Keywords:  intrinsic mitochondrial respiratory capacity; mitochondria; mitochondrial cristae density; oxidative phosphorylation; sex; skeletal muscle; training status
  5. bioRxiv. 2023 Nov 21. pii: 2023.11.21.568136. [Epub ahead of print]
      Ischemic tissues accumulate succinate, which is rapidly oxidized upon reperfusion, driving a burst of mitochondrial reactive oxygen species (ROS) generation that triggers cell death. In isolated mitochondria with succinate as the sole metabolic substrate under non-phosphorylating conditions, 90% of ROS generation is from reverse electron transfer (RET) at the Q site of respiratory complex I (Cx-I). Together, these observations suggest Cx-I RET is the source of pathologic ROS in reperfusion injury. However, numerous factors present in early reperfusion may impact Cx-I RET, including: (i) High [NADH]; (ii) High [lactate]; (iii) Mildly acidic pH; (iv) Defined ATP/ADP ratios; (v) Presence of the nucleosides adenosine and inosine; and (vi) Defined free [Ca 2+ ]. Herein, experiments with mouse cardiac mitochondria revealed that under simulated early reperfusion conditions including these factors, overall mitochondrial ROS generation was only 56% of that seen with succinate alone, and only 52% of this ROS was assignable to Cx-I RET. The residual non-RET ROS could be partially assigned to complex III (Cx-III) with the remainder likely originating from other ROS sources upstream of the Cx-I Q site. Together, these data suggest the relative contribution of Cx-I RET ROS to reperfusion injury may be overestimated, and other ROS sources may contribute a significant fraction of ROS in early reperfusion.
  6. Cell Metab. 2023 Dec 05. pii: S1550-4131(23)00414-X. [Epub ahead of print]35(12): 2165-2182.e7
      A ketogenic diet (KD) has been promoted as an obesity management diet, yet its underlying mechanism remains elusive. Here we show that KD reduces energy intake and body weight in humans, pigs, and mice, accompanied by elevated circulating growth differentiation factor 15 (GDF15). In GDF15- or its receptor GFRAL-deficient mice, these effects of KD disappeared, demonstrating an essential role of GDF15-GFRAL signaling in KD-mediated weight loss. Gdf15 mRNA level increases in hepatocytes upon KD feeding, and knockdown of Gdf15 by AAV8 abrogated the obesity management effect of KD in mice, corroborating a hepatic origin of GDF15 production. We show that KD activates hepatic PPARγ, which directly binds to the regulatory region of Gdf15, increasing its transcription and production. Hepatic Pparγ-knockout mice show low levels of plasma GDF15 and significantly diminished obesity management effects of KD, which could be restored by either hepatic Gdf15 overexpression or recombinant GDF15 administration. Collectively, our study reveals a previously unexplored GDF15-dependent mechanism underlying KD-mediated obesity management.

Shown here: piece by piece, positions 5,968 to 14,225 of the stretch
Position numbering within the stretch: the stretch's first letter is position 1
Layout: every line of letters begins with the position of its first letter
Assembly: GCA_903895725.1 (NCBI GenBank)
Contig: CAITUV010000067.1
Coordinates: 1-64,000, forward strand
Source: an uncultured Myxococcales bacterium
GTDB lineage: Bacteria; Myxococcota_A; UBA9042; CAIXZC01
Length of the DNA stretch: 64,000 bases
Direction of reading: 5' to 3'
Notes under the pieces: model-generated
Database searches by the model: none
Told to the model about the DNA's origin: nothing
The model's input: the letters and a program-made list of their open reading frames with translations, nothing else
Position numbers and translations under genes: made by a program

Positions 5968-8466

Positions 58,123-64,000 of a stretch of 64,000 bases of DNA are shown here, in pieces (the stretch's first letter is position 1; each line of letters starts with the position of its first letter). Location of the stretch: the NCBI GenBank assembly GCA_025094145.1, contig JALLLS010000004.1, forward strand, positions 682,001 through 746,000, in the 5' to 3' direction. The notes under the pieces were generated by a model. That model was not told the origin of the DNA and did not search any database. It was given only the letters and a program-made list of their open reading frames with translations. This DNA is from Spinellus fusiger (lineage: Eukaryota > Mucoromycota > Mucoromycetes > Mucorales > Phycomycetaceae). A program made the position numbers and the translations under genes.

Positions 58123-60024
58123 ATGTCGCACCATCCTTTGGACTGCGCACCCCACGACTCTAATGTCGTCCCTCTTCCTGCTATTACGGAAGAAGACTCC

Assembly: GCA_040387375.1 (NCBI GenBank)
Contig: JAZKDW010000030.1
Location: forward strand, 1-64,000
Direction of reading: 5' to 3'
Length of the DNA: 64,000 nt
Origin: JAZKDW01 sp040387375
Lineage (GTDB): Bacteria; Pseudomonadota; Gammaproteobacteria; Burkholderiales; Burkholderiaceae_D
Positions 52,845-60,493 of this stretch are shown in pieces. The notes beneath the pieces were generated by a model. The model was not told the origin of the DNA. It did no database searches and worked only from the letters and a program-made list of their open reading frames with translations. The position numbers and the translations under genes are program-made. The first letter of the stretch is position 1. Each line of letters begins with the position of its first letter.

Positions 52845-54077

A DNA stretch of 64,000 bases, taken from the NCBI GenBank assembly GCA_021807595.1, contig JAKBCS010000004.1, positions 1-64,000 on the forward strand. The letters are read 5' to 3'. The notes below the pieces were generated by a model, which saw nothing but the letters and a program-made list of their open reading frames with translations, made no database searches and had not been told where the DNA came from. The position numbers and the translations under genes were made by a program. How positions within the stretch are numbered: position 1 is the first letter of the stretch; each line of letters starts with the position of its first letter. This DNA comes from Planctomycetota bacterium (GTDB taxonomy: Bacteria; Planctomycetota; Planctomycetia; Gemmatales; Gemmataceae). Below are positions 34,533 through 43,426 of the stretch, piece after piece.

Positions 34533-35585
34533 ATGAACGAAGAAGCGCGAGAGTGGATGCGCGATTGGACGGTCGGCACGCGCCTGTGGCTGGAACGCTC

Keywords:  GDF15; GFRAL; hepatic PPARγ; ketogenic diet; obesity
  7. Sci Adv. 2023 Dec 08. 9(49): eadf9522
      Mitochondria use different substrates for energy production and intermediatory metabolism according to the availability of nutrients and oxygen levels. The role of mitochondrial metabolic flexibility for CD8+ T cell immune response is poorly understood. Here, we report that the deletion or pharmacological inhibition of protein tyrosine phosphatase, mitochondrial 1 (PTPMT1) significantly decreased CD8+ effector T cell development and clonal expansion. In addition, PTPMT1 deletion impaired stem-like CD8+ T cell maintenance and accelerated CD8+ T cell exhaustion/dysfunction, leading to aggravated tumor growth. Mechanistically, the loss of PTPMT1 critically altered mitochondrial fuel selection-the utilization of pyruvate, a major mitochondrial substrate derived from glucose-was inhibited, whereas fatty acid utilization was enhanced. Persistent mitochondrial substrate shift and metabolic inflexibility induced oxidative stress, DNA damage, and apoptosis in PTPMT1 knockout cells. Collectively, this study reveals an important role of PTPMT1 in facilitating mitochondrial utilization of carbohydrates and that mitochondrial flexibility in energy source selection is critical for CD8+ T cell antitumor immunity.
  8. FEBS Open Bio. 2023 Dec 04.
      Hepatocytes can switch their metabolic processes in response to nutrient availability. However, the dynamics of metabolites (such as lactate, pyruvate, and ATP) in hepatocytes during the metabolic switch remain unknown. In this study, we visualized metabolite dynamics in primary cultured hepatocytes during recovery from glucose-deprivation. We observed a decrease in the mitochondrial ATP concentration when glucose was administered to hepatocytes under glucose-deprivation conditions. In contrast, there was slight change in the cytoplasmic ATP concentration. A decrease in mitochondrial ATP concentration was associated with increased protein synthesis rather than glycogen synthesis, activation of urea cycle, and production of reactive oxygen species. These results suggest that mitochondrial ATP is important in switching metabolic processes in the hepatocytes.
    Keywords:  ATP; glucose-deprivation; hepatocyte; live-cell imaging; mitochondria
  9. J Physiol. 2023 Dec 04.